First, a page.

The conference, devoted to the changing role of museums in contemporary culture, is organized by Public History Laboratory and supported by Garage Museum of Contemporary Art, Committee for Civil Initiatives, the Friedrich Ebert Foundation, and Media Department of National Research University Higher School of Economics.
The conference looks at the museum as one of the key institutions actualizing the past in the public space. Speakers will discuss the evolution of the museum’s role in the public discourse on the past, the specificity of Russian historical and memorial museums, and the place of collective memory in museum displays.
The conference, which will take place at Garage Education Center, brings together over fifty museum practitioners and researchers from Russia, Germany, USA, France, and Britain. Keynote speakers will include New York University professor Mikhail Iampolski, artist, author, and curator Felicity Allen, and professor at the University of Florida Dragan Kujundzic.
On June 14, in the lead-up to the conference, The Museum of Moscow will host a public reading of the play The Uprising by Mikhail Kaluzhsky, and a meeting with the author. The Uprising was staged as part of the Chainskoye Peasant Revolt (Documentary Theatre in a Museum) project at Tomsk Museum of Local History, which continued the research and memorial project Free and Enslaved People of Siberia. Both projects will be discussed during the conference.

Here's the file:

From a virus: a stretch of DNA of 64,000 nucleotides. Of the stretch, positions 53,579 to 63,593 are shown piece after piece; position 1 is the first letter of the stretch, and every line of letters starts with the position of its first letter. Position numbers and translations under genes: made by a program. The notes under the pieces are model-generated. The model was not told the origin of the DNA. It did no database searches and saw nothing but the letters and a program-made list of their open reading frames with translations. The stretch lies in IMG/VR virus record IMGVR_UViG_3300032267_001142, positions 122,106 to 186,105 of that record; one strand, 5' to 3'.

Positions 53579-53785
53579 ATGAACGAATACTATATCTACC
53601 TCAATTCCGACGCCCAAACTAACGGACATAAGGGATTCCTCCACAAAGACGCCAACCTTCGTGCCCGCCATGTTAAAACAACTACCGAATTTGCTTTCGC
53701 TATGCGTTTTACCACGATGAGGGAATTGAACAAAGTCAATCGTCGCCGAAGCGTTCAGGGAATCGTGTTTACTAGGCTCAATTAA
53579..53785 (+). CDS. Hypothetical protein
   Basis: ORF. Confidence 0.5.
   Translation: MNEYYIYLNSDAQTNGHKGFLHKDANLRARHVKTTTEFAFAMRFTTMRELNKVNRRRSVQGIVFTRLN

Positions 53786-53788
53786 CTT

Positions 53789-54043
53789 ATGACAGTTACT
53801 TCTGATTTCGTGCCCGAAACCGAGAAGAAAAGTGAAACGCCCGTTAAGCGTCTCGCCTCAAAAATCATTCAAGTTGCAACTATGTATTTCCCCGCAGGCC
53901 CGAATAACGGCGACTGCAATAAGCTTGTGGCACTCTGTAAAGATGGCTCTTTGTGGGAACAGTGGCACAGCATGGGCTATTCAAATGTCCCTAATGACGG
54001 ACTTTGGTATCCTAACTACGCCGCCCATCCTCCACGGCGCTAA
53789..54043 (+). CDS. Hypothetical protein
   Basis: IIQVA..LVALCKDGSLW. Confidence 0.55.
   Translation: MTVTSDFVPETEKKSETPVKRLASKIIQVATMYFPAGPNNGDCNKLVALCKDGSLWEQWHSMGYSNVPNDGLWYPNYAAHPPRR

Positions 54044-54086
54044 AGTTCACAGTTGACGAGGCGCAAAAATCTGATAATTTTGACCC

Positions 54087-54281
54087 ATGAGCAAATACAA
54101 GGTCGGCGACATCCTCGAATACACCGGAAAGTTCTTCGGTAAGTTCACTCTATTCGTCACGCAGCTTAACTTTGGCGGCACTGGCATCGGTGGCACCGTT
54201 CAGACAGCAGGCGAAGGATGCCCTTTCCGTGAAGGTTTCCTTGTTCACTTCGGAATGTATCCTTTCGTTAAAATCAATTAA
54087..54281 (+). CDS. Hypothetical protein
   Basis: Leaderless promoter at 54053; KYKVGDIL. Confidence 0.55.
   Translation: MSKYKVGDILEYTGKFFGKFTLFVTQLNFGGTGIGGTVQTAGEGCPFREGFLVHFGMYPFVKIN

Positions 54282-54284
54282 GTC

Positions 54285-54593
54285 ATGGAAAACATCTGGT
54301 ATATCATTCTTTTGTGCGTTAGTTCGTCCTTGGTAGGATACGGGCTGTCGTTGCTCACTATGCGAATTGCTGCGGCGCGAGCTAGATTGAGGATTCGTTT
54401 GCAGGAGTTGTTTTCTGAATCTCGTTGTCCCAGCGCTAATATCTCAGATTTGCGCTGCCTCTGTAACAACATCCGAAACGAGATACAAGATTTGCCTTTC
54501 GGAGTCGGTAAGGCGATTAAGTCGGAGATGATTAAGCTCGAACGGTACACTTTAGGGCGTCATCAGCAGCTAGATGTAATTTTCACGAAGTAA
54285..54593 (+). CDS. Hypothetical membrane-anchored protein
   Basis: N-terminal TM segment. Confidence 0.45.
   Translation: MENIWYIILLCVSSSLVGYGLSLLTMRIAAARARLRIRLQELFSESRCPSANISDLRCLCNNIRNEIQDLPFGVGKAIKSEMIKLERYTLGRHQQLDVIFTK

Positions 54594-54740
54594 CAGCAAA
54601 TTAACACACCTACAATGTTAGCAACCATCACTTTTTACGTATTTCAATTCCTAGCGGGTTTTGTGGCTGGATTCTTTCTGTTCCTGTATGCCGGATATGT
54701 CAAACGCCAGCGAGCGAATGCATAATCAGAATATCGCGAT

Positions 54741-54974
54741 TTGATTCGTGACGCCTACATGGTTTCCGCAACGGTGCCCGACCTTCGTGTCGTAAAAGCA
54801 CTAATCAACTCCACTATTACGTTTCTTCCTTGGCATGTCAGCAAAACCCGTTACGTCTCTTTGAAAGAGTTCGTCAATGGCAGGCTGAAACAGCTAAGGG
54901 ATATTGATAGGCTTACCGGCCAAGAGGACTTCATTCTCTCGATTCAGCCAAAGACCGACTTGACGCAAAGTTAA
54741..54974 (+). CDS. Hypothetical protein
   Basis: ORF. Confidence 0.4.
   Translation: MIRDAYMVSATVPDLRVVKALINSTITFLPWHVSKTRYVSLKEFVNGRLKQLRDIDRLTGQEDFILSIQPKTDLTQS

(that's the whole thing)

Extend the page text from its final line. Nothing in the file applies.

Full schedule is available at the website of the Public History Laboratory.
Public History Laboratory was co-founded by Andrei Zavadski (Free University of Berlin), Egor Isaev (National Research University Higher School of Economics), Artem Kravchenko (Moscow School of Social and Economic Sciences), Varvara Sklez (Theatrum Mundi research lab and RANEPA's School of Advanced Studies in the Humanities), and Ekaterina Suverina (Garage Museum of Contemporary Art) in 2015. The laboratory organizes research and other projects focusing on public history—the field that encompasses theory and practical issues relating to the way the past is actualized in today’s public discourse and spaces.